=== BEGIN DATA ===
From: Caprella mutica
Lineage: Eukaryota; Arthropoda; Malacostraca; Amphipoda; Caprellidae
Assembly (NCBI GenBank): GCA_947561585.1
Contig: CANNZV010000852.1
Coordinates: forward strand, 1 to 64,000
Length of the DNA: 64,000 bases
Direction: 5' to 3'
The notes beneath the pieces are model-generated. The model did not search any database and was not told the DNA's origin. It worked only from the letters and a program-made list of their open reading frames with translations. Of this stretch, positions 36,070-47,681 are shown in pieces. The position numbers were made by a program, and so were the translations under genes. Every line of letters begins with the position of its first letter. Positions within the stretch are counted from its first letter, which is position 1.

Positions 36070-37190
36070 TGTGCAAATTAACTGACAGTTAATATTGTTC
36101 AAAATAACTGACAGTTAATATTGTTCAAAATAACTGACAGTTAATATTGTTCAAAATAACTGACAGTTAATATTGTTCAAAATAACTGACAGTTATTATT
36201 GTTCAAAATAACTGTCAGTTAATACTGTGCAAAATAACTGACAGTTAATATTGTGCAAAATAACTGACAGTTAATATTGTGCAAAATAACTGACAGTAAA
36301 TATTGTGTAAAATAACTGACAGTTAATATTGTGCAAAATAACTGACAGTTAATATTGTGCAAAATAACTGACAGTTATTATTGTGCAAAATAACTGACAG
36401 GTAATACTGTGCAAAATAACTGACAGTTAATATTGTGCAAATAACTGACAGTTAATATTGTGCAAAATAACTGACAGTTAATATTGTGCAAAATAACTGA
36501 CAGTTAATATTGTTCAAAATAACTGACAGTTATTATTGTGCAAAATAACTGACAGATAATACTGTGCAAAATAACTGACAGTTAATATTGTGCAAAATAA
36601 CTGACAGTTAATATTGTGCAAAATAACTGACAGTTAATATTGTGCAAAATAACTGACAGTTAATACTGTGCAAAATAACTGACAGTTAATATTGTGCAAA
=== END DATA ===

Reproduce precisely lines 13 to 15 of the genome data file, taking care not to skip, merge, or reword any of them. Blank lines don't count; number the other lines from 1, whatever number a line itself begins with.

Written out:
36301 TATTGTGTAAAATAACTGACAGTTAATATTGTGCAAAATAACTGACAGTTAATATTGTGCAAAATAACTGACAGTTATTATTGTGCAAAATAACTGACAG
36401 GTAATACTGTGCAAAATAACTGACAGTTAATATTGTGCAAATAACTGACAGTTAATATTGTGCAAAATAACTGACAGTTAATATTGTGCAAAATAACTGA
36501 CAGTTAATATTGTTCAAAATAACTGACAGTTATTATTGTGCAAAATAACTGACAGATAATACTGTGCAAAATAACTGACAGTTAATATTGTGCAAAATAA